[OSM-legal-talk] Best license for future tiles?
eda at waniasset.com
Wed Nov 17 17:43:32 GMT 2010
M∡rtin Koppenhoefer <dieterdreist at ...> writes:
>> I don't think a change to public domain licensing could cause any
>> compatibility problem.
>PD but still with certain conditions respected: no re-engineering,
>attribution, etc. like requested by the OdbL? As far as I understand
>this, while the tiles themselves might be quite unrestricted, the
>contained data still won't be --- also under OdbL.
Yes, this is one of the more unpleasant aspects of the licence, at least under
some interpretations. It's allowed to make proprietary, all-rights-reserved
map renderings, but if you want to produce a truly CC-licensed or public domain
one you can't. (This refers to the no-tracing restrictions; an attribution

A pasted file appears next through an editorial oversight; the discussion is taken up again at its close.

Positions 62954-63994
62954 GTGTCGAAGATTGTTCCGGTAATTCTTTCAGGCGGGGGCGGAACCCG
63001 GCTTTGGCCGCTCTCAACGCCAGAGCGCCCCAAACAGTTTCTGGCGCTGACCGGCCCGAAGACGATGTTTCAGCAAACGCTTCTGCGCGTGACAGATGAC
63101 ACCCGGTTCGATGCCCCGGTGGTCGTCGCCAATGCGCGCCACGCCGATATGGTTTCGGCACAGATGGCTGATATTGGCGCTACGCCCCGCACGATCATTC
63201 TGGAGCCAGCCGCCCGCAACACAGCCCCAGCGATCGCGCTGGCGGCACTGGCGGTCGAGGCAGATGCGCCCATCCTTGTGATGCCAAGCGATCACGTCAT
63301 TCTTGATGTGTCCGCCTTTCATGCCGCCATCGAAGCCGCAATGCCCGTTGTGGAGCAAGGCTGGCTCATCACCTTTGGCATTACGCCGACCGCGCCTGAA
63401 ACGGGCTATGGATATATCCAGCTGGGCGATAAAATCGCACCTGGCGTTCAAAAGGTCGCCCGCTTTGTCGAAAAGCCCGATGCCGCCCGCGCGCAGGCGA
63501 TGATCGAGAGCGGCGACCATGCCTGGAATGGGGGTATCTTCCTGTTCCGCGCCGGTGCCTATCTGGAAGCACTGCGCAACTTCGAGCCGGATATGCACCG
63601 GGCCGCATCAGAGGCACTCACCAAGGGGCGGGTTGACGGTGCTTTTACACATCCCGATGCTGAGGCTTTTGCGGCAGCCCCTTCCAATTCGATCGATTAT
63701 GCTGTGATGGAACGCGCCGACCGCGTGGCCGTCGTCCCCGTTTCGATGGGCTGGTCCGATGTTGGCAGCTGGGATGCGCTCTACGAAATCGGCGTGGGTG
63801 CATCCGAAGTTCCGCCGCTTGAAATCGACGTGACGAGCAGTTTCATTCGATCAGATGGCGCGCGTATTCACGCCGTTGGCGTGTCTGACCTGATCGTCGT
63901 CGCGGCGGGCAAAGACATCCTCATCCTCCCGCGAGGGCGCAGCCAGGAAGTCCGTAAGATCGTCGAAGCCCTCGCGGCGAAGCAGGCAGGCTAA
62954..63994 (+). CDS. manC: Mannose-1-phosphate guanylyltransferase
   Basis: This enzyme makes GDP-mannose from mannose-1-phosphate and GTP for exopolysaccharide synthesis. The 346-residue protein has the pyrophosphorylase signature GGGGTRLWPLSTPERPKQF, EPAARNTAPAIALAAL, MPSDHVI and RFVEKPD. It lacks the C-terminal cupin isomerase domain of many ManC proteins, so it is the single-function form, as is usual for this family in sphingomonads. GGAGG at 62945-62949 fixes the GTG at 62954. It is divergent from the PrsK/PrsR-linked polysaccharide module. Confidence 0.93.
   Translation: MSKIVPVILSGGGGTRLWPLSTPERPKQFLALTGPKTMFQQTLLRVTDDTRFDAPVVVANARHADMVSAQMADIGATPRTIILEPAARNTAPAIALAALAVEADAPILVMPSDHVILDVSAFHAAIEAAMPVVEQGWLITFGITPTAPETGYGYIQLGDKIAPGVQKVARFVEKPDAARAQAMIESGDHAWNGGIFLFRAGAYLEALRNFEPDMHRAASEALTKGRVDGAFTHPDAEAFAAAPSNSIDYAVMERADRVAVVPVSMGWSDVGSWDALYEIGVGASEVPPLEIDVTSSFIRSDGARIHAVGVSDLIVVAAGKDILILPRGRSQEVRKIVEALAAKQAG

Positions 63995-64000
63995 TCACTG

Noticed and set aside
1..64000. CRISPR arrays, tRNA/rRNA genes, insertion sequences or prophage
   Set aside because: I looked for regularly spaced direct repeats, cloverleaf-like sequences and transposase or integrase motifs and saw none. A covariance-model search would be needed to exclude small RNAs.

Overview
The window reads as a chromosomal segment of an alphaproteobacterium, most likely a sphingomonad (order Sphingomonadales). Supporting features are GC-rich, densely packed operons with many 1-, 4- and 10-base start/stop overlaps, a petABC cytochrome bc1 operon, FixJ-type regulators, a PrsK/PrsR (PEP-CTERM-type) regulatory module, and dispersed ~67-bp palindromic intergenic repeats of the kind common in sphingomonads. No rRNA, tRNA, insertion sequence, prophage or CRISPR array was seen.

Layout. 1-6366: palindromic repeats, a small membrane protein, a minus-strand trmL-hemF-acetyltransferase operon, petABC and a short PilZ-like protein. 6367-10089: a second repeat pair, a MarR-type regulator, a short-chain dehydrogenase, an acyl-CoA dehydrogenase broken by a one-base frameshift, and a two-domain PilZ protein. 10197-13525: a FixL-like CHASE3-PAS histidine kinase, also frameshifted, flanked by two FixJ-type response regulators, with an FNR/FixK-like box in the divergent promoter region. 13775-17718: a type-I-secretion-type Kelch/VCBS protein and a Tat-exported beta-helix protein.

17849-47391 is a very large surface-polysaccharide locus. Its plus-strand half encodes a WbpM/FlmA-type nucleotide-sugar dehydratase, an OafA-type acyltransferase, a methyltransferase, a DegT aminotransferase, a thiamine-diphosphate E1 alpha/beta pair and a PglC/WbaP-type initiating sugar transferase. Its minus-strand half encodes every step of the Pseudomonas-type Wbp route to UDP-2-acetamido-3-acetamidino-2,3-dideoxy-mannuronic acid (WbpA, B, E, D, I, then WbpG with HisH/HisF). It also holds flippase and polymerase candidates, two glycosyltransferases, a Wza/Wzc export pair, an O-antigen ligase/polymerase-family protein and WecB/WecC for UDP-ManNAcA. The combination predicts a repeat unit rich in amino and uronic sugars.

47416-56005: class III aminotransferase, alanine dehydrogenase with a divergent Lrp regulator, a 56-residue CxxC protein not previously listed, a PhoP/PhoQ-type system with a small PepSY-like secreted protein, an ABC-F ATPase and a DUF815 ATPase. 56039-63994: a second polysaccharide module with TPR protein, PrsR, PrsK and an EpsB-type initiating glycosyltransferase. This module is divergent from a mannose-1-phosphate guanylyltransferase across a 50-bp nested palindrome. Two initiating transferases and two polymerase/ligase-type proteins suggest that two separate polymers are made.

requirement is more reasonable.)
One of the main problems with the proposed ODbL/DbCL setup is that it's pretty
murky what is allowed and what isn't allowed; and also quite unclear whether the
things that are disallowed are truly enforceable, or just magic text which has
no real weight. If OSM itself produced a public domain tileset, the clarity of
the action would compensate a bit for the uncertainty of the licence; it would
be clear for all that rendered map tiles can be distributed under any terms.
>Btw: isn't a rendering a derived database as well?
Quite possibly. In my view the attempt to shoehorn a map into a 'database' is
not the best way to look at things; the distinction between 'database' and
'database contents' seems nonsensical in the case of map data, and indeed you
can argue that a rendered map is just as much a 'derived database' as a
(I much prefer the simplicity of the CC-BY-SA licence where if it is subject to
copyright, the licence applies, and if not, it doesn't. The scope of copyright
is something that courts and legislation address directly, whereas the legal
contortions of the ODbL will never be truly clarified unless a specific case
goes to court.)
Ed Avis <eda at waniasset.com>
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